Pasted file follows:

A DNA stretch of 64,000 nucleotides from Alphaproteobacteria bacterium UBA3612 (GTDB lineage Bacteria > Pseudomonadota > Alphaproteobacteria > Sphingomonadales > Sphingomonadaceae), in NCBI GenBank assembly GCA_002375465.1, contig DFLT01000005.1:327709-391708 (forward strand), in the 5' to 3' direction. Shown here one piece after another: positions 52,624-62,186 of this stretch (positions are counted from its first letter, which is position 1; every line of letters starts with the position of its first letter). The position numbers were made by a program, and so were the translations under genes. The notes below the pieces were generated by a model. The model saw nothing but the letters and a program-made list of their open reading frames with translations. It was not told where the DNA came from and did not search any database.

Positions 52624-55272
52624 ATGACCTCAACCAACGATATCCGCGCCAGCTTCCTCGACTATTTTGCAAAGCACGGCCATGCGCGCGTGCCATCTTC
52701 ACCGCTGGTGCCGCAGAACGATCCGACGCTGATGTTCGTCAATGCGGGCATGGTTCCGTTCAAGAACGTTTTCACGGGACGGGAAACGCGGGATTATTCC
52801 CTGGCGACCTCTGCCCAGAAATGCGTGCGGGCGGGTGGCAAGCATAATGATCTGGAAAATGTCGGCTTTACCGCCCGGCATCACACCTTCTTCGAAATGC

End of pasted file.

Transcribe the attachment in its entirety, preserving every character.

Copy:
A DNA stretch of 64,000 nucleotides from Alphaproteobacteria bacterium UBA3612 (GTDB lineage Bacteria > Pseudomonadota > Alphaproteobacteria > Sphingomonadales > Sphingomonadaceae), in NCBI GenBank assembly GCA_002375465.1, contig DFLT01000005.1:327709-391708 (forward strand), in the 5' to 3' direction. Shown here one piece after another: positions 52,624-62,186 of this stretch (positions are counted from its first letter, which is position 1; every line of letters starts with the position of its first letter). The position numbers were made by a program, and so were the translations under genes. The notes below the pieces were generated by a model. The model saw nothing but the letters and a program-made list of their open reading frames with translations. It was not told where the DNA came from and did not search any database.

Positions 52624-55272
52624 ATGACCTCAACCAACGATATCCGCGCCAGCTTCCTCGACTATTTTGCAAAGCACGGCCATGCGCGCGTGCCATCTTC
52701 ACCGCTGGTGCCGCAGAACGATCCGACGCTGATGTTCGTCAATGCGGGCATGGTTCCGTTCAAGAACGTTTTCACGGGACGGGAAACGCGGGATTATTCC
52801 CTGGCGACCTCTGCCCAGAAATGCGTGCGGGCGGGTGGCAAGCATAATGATCTGGAAAATGTCGGCTTTACCGCCCGGCATCACACCTTCTTCGAAATGC